“We’ll have to put in for a bigger budget,” said one senior fixed income trader, after seeing a demo of AXA Investment Manager’s pricing data tool.
Presented at the Europe Fixed Income Leader’s event on 10 November 2016 by Yann Couellan,head of trading at AXA IM, the home-grown system was built around a store of market data going back to 2007.
AXA has spent a considerable amount of money to develop a suite of applications that effectively stream prices from banks, giving it a real-time view of the market with historical data that the firm has used, including captured quotes from banks.
It is not alone in making such an investment. AllianceBernstein [AB] built its pre-trade ALFA platform to effectively scrub data in order to support pre-trade decision making and it has made a quantifiable difference. The firm’s head of credit trading, Jim Switzer, told the 2016 US Fixed Income Leaders on 9 June 2016 that as a result of the system, “We can trade when we want, and not when we have to.”
Other investment firms, including Union Investment and Pictet Asset Management are also known to have similar projects underway. Putting the trading desk in the driving seat for pre-trade price and liquidity formation is not cheap but it is increasingly necessary. Pressure to report both performance and pre-trade decision-making to end investors and regulators is increasing the need for quantifiable information around the trade lifecycle. Equally the use of all-to-all trading will require the buy side to make prices more frequently.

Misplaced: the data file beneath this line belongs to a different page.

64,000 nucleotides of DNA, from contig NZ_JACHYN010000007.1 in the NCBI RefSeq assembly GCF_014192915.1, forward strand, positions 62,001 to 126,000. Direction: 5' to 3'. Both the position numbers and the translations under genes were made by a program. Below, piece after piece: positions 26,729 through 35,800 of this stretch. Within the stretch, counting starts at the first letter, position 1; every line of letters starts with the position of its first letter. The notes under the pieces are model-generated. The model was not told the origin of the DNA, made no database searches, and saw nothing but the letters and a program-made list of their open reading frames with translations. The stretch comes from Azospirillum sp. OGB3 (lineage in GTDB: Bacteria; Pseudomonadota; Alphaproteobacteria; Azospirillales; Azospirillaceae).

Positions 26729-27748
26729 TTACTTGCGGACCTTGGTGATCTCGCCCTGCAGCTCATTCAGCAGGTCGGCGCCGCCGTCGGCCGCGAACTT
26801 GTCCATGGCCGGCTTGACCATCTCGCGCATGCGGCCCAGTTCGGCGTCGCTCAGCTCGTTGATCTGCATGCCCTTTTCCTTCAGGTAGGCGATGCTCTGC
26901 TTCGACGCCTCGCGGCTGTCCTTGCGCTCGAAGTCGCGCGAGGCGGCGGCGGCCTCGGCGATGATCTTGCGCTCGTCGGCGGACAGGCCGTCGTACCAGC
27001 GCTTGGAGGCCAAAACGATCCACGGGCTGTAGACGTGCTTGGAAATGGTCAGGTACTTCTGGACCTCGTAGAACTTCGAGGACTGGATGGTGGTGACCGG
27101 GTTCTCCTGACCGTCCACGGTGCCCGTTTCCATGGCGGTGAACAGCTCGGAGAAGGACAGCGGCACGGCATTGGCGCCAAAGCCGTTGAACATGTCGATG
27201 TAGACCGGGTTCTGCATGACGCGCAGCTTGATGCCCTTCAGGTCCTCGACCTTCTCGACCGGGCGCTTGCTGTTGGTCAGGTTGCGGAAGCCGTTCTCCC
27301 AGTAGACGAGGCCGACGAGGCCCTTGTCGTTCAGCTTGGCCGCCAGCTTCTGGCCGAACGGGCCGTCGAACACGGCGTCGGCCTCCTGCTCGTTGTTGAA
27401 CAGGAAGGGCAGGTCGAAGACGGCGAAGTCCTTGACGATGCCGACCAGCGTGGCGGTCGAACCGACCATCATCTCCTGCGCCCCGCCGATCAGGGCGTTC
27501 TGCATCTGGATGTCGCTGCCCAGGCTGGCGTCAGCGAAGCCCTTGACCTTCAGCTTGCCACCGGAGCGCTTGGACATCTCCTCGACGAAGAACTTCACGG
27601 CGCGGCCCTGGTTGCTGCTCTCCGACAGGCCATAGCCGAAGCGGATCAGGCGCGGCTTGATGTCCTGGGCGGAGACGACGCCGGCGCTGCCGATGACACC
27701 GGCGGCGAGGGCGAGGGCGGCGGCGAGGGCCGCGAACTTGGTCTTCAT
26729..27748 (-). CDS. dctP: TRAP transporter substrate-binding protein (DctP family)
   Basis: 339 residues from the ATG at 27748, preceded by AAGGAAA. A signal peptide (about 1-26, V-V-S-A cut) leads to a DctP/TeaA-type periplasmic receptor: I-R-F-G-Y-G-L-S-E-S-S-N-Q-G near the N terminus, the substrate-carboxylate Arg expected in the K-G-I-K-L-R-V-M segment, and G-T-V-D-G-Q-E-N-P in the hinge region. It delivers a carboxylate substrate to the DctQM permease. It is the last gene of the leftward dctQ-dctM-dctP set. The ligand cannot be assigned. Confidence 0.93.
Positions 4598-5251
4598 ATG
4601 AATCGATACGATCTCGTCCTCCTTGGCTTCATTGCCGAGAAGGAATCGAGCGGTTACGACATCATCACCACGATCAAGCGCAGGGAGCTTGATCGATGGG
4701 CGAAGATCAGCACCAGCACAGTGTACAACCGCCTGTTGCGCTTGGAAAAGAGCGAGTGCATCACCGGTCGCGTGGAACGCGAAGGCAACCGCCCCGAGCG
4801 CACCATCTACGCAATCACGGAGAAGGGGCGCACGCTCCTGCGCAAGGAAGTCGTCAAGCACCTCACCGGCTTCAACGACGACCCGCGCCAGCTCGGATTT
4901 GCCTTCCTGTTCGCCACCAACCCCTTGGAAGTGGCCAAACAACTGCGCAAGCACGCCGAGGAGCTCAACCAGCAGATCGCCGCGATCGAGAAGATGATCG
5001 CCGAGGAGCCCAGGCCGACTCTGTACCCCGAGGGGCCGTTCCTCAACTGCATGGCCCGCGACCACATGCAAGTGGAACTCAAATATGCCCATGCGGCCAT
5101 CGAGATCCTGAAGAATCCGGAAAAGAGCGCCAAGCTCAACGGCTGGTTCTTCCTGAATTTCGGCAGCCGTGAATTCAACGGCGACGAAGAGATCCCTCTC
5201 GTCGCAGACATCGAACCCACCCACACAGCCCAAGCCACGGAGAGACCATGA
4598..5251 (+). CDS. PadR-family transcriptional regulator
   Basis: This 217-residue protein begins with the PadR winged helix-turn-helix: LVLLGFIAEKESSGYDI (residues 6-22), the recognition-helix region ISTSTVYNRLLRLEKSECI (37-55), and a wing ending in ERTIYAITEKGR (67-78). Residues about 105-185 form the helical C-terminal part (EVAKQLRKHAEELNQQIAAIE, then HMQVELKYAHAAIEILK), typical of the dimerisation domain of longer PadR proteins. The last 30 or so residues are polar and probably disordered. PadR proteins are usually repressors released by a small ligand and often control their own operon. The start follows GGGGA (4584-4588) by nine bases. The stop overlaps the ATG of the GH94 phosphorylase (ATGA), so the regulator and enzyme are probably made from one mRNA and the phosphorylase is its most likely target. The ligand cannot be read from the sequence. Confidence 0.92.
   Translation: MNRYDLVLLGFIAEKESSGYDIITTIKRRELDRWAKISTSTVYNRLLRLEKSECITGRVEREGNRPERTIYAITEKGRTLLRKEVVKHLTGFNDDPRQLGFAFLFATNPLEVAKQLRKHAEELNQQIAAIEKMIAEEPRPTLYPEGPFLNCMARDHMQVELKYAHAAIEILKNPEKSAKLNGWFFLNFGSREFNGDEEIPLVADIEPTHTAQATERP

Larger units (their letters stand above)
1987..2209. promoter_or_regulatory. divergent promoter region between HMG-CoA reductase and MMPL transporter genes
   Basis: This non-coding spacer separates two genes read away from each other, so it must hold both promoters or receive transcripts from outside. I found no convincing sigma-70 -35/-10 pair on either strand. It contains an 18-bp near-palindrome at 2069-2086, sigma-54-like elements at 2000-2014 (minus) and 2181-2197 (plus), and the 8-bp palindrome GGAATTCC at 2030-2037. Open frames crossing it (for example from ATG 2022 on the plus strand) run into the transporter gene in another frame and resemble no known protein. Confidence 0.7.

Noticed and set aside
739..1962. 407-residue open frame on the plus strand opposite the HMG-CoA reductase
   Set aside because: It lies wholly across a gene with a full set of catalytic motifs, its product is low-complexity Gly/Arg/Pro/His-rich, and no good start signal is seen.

“We do expect growth of the all-to-all model – which is why we launched our own offering – and when you are making a price, you need to know where the market is,” says Simon Maisey, managing director for Finance and Business Development at Tradeweb. “There is certainly a trend, fuelled by the rise of cross-asset execution desks, of centralising infrastructure.”
By centralising this information, buy-side desks can build up a picture of the market that can be used to support all of their traders. It supports or even replaces the picture that had historically been provided by dealers, giving an objective perspective on execution quality. A combination of reduced headcount and liquidity provision mean that an important feedback loop that buy-side traders relied upon has been weakened. That has highlighted an information gap that investment managers face, and at a point where transparency is paramount.
“It’s driven in part by the regulatory change,” says Marion Leslie, head of Thomson Reuters’ Enterprise Propositions. “For example when Solvency II came up for insurers, they were not at all used to having to understand the underlying data that underpins their investment. Now, with MiFID II the buy side needs to produce many trade reports, there is going to be a whole explosion of data available that they have never needed to think about before, and services from the sell side are not necessarily available.”
While this puts the ball firmly in the court of the investment manager, there is a disparity between the approach that some of the more advanced firms are taking towards data management and the wider buy-side community.
“Towards the back end of last year we did a survey and perhaps unsurprisingly 95 per cent of financial institutions felt that significant benefit could be gained from a harmonised approach to data management for multiple regulations, but only 12 per cent of those respondents felt that they had a strategic approach,” Leslie says.